Hallmark turned 108 years old last month.
With more than a century as an emotional connector, the conglomerate with $4 billion in annual sales creates 10,000 new and redesigned greeting cards every year. On Valentine’s Day, this Wednesday, Hallmark’s busiest day of the year along with Mother’s Day, it plans to roll out new vinyl record cards, with 45 rpm discs.
There also are Hallmark movies, home and decor products, accessories, and clothing for women and babies. It even acquired the Crayola brand out of Easton, Northampton County, in 1984.
Hallmark spokeswoman Jaci Twidwell said that “Our company has endured and prospered because we address the need to strengthen relationships and foster emotional connections. Needs that consumers will always have.”
Mary Fran Bontempo, a Hallmark loyalist, agrees: “Does anyone think anything else when they think cards? They tug at your heart, make you laugh, and those darn commercials make you cry. … Hallmark is the grand dame of card companies. They are my go-to for sentimental touching and heartfelt messages.”
The Kansas City, Mo.-based company’s products are distributed in Walgreens, CVS, Walmart, Kroger, Tesco in the United Kingdom, and dozens of grocery store chains and online through Hallmark.com and Amazon.com. Beginning next year, Hallmark products will also be sold in all Dollar Tree stores.
But some say the family-owned firm has muddied its brand with shoppers and been slow to innovate online. They question whether a company founded in 1910 on sentimentality through the written word can thrive in the digital world.
“Hallmark is a classic example of a brand and retailer being upended by shifts in consumer habits, and is battling two separate and massive trends at the same time,” said Andrew Blachman, chief operating officer of Tophatter.com – a shopping app. “First, anchor tenants at shopping malls have been shuttering as consumers find what they need online, which has reduced foot traffic that smaller stores like Hallmark rely on. Second, Hallmark may have strong brand recognition, but brand matters to consumers much less today than it did a decade ago, especially with younger shoppers.”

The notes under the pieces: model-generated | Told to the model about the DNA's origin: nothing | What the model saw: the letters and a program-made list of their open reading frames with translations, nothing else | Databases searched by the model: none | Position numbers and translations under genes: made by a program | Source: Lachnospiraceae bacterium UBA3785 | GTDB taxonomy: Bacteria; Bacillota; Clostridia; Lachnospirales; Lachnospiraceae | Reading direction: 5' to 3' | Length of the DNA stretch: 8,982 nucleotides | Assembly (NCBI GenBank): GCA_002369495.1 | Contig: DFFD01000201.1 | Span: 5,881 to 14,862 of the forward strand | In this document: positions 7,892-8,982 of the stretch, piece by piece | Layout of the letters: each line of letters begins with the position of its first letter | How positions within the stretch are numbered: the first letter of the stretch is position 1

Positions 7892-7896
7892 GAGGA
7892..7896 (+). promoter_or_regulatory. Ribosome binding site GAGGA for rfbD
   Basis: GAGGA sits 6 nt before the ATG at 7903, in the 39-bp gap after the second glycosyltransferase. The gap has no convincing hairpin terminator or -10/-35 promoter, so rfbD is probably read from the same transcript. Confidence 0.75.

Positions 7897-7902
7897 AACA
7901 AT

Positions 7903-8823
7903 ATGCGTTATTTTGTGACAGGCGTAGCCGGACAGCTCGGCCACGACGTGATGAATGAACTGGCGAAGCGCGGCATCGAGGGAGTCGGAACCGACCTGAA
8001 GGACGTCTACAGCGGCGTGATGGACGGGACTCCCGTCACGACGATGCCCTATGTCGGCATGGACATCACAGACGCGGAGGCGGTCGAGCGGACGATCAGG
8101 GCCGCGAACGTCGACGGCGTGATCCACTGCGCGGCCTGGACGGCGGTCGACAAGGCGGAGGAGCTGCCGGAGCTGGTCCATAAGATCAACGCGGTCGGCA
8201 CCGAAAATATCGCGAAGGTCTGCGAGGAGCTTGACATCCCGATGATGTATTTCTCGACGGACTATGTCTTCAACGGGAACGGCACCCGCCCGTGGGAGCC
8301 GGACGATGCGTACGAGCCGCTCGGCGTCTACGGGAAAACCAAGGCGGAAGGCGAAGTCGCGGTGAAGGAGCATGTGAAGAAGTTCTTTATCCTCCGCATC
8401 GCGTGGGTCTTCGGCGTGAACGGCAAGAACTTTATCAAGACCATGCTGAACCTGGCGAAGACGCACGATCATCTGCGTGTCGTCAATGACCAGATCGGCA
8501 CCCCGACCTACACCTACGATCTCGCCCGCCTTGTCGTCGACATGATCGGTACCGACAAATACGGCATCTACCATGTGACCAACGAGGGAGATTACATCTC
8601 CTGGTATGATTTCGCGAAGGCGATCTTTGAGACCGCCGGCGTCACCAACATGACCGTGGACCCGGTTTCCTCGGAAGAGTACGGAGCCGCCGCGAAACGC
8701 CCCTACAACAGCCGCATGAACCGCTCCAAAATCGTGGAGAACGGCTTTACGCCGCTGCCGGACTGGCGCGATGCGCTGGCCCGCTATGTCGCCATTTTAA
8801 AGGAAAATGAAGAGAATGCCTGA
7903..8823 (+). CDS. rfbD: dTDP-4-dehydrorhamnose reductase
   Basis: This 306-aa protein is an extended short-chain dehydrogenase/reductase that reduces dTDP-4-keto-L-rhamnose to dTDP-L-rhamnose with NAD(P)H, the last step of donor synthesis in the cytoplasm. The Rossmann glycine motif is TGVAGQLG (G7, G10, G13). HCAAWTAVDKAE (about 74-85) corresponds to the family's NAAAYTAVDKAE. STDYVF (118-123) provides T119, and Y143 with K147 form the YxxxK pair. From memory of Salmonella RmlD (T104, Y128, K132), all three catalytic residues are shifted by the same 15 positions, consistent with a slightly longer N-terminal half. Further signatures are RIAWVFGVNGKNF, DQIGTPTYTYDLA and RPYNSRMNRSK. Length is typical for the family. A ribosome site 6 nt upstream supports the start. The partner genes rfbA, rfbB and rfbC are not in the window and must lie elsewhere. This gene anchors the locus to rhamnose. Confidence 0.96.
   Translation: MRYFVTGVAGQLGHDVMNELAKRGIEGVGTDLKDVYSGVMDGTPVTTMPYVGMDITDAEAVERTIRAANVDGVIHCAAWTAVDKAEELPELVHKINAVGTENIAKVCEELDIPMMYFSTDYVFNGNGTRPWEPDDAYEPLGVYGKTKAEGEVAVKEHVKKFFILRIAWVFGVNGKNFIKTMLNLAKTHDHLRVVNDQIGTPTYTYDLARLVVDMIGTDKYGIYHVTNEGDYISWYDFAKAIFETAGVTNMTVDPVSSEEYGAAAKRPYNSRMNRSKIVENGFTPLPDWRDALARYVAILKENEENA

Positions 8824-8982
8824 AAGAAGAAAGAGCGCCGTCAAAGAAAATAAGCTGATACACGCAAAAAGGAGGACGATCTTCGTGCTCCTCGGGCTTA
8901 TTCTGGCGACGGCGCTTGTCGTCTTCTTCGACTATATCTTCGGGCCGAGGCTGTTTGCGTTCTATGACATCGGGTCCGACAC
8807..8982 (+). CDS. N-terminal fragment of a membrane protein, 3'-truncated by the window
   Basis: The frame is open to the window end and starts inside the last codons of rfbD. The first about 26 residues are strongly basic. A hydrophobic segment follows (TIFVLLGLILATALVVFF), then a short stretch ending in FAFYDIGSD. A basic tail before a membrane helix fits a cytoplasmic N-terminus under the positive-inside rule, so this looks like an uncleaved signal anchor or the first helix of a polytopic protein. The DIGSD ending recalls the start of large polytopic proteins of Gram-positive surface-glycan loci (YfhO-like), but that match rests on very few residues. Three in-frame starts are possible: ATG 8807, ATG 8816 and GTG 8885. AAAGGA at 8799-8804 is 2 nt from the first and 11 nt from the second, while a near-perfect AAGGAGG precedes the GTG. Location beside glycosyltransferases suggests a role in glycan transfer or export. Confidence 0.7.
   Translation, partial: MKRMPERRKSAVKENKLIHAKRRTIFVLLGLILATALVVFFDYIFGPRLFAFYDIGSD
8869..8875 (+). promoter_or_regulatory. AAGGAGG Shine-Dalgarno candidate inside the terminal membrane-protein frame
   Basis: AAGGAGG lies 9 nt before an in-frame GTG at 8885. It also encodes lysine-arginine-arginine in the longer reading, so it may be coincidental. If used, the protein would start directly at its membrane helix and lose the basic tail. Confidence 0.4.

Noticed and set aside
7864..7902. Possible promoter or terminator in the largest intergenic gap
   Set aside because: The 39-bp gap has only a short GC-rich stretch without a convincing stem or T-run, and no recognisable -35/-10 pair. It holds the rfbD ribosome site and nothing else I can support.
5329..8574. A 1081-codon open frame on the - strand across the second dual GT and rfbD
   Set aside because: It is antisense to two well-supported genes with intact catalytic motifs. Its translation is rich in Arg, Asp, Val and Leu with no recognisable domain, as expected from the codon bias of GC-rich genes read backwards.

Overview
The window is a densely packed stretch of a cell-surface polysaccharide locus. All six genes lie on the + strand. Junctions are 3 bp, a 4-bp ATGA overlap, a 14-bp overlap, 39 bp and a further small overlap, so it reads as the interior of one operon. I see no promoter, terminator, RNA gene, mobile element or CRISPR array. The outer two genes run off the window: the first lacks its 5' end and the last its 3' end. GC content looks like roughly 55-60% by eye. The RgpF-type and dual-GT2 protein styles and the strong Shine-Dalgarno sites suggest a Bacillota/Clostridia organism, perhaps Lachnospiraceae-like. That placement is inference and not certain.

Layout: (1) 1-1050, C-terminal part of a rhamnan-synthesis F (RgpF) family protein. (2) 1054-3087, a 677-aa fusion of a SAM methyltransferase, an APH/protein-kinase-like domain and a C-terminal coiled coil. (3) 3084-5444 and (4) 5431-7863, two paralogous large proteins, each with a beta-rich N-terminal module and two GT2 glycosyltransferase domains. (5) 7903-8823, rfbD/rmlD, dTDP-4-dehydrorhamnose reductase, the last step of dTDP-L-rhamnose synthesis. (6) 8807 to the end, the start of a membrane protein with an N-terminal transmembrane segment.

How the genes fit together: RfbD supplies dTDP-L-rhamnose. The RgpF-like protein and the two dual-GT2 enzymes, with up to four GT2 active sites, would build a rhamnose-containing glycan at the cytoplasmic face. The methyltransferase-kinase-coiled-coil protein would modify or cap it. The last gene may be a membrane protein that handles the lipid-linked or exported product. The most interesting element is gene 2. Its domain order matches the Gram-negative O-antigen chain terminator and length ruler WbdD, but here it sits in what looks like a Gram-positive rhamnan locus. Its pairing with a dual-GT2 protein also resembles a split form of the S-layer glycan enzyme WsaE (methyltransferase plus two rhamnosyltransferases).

Hallmark employs 28,000 worldwide through its six divisions.
It sells gift wrap and greeting cards in more than 30 languages with distribution in more than 100 countries and 100,000 stores. Its biggest competitor is American Greetings Corp.
Hallmark Retail operates 2,000 Hallmark Gold Crown stores in five countries.
In 2000, the company formed Crown Media to compete in the television entertainment space. Crown Media Family Networks includes three cable TV channels – Hallmark Channel, Hallmark Movies & Mysteries, and Hallmark Drama – as well as Hallmark Movies Now, a subscription video on-demand service, and Hallmark Publishing.
Crown Center Redevelopment Corp. is a real estate development company that manages the 85-acre hotel, office, entertainment, and residential campus surrounding Hallmark’s headquarters.
A recent study of U.S. consumer companies’ brand reputations put the Hallmark brand on its top-10 list. With a score of 82.4 points, it ranked No. 4 behind Rolex, Sony, and Lego, according to the 2017 Consumer RepTrak report from the Reputation Institute, a research and advisory firm.